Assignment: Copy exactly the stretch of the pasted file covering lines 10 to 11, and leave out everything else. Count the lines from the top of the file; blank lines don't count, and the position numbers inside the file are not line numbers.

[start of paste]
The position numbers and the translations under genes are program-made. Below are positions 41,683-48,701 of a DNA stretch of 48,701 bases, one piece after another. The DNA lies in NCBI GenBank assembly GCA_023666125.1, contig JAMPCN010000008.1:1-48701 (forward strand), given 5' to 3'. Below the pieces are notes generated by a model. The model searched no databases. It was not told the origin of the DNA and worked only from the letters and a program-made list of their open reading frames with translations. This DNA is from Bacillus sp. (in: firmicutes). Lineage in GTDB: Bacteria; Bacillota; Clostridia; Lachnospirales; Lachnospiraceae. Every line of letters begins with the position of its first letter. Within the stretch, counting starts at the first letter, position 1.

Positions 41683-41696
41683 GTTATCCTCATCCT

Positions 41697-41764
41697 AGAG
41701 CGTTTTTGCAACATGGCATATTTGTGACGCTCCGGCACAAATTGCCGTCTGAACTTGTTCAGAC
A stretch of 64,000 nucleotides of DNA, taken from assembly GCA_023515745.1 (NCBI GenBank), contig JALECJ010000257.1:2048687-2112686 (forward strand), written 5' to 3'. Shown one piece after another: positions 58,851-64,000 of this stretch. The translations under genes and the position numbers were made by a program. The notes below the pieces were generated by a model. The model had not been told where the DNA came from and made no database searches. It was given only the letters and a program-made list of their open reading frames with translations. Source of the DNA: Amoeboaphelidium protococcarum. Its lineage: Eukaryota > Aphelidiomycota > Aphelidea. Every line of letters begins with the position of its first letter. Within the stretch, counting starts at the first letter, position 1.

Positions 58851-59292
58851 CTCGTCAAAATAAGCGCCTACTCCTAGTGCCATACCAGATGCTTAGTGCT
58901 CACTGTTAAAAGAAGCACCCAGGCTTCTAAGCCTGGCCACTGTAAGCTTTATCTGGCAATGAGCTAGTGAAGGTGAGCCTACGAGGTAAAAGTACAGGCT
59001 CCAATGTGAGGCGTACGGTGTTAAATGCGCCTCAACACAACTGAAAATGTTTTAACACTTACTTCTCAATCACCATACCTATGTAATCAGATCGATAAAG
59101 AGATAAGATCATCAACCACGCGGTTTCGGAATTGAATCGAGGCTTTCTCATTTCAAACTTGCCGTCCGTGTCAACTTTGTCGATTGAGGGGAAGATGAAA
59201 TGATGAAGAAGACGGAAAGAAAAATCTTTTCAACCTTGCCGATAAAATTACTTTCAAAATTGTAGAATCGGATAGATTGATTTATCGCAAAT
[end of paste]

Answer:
58901 CACTGTTAAAAGAAGCACCCAGGCTTCTAAGCCTGGCCACTGTAAGCTTTATCTGGCAATGAGCTAGTGAAGGTGAGCCTACGAGGTAAAAGTACAGGCT
59001 CCAATGTGAGGCGTACGGTGTTAAATGCGCCTCAACACAACTGAAAATGTTTTAACACTTACTTCTCAATCACCATACCTATGTAATCAGATCGATAAAG